Bonfire Night, Guy Fawkes Night, Fireworks Night – these names all describe one night of the year, a night of intrigue, betrayal and explosive drama.

Remember, remember the fifth of November, when more than 400 years ago the Gunpowder Plot of 1605 saw 13 people plan to kill King James I and blow up Parliament. The plot was foiled and the perpetrators caught, and today the event is still celebrated with a huge fire and impressive fireworks. Here are some remarkable facts about Guy Fawkes that everyone should know…

1. Why light a bonfire?

London was lit up with bonfires as people celebrated the failure of the conspirators to kill their king. What’s really interesting is that the origin of the word ‘bonfire’ is purported to be ‘bone fire’ and describes the burning of heretics and witches and bones.

2. The law dictates

Up until 1959 it was mandatory to celebrate Bonfire Night thanks to an act of Parliament that remained in effect for hundreds of years! The only exception to this rule is St Peter’s School in York. It was Guy Fawkes’ alma mater and they refused to burn his image out of respect.

3. A barrel of fire

In the town of Ottery St Mary, men carry flaming barrels of tar on their shoulders down the high street of the town. While this seems more than a little crazy, they do take it in turns until each barrel burns down to black ash.

4. Oops, sorry about dinner

Fireworks were invented entirely by mistake. Common folklore has it that a cook mixed together sulphur, charcoal and salt, set them alight, and invented the first firework. However, according to the Smithsonian it is more likely that fireworks were the result of an accidental mix of saltpetre, sulphur and charcoal by Chinese alchemists around 600-900 CE.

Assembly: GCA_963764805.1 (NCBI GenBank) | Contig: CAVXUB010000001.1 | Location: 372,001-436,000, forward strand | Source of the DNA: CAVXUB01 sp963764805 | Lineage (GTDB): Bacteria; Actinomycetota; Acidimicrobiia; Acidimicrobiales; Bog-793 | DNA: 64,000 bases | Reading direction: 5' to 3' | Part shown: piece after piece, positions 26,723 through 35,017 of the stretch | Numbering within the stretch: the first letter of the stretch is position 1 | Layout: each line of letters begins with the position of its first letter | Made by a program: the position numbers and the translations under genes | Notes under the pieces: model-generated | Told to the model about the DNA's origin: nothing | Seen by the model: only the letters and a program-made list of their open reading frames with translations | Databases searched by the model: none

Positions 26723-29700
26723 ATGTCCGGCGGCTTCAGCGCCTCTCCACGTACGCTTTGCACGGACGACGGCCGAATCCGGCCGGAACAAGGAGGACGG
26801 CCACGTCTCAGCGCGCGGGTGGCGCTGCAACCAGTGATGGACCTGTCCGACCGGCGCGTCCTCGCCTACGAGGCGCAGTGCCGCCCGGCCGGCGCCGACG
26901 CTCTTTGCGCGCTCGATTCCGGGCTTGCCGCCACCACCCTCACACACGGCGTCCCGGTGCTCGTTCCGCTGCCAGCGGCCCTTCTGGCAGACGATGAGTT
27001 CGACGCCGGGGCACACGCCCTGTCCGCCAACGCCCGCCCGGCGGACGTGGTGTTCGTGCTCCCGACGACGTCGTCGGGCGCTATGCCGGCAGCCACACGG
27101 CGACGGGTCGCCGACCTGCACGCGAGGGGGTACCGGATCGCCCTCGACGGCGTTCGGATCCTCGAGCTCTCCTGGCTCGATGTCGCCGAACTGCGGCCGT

An engraved illustration image of Guy Fawkes and his accomplices. The conspirators of the 5th of November Gunpowder plot on Bonfire Night, from a Victorian book dated 1878 that is no longer in copyright.

5. Yeomen of the Guard

The Houses of Parliament are still checked by the Yeomen of the Guard so as to make absolutely sure there are no plots and plans afoot to affect the state opening in November.

6. Devastation averted

According to research done by the Institute of Physics, the potential blast made by the 2, 500kg of gunpowder could have completely transformed the city of London and changed how it looks today. The calculations done by the intrepid experts found that it was likely the explosion would have extended well over 490 metres and destroyed Westminster Hall, the Abbey and hit areas as far as Whitehall.

7. Driving away the bad stuff

In ye olden times, dummies had been used to chase away evil spirits when thrown onto bonfires. Today, these have been replaced with Guy Fawkes’ effigy instead.

8. A penny for the Guy

To make some money so they could buy fireworks for Bonfire Night, children would go out with their homemade Guys and ask passers-by for a ‘penny for the Guy’. The effigy made them some much-needed dosh and then was thrown on the fire to burn alongside the fireworks it helped them to buy.

This article was commissioned via NewsCred's NewsRoom and written by freelance contributor Tamsin Oxford.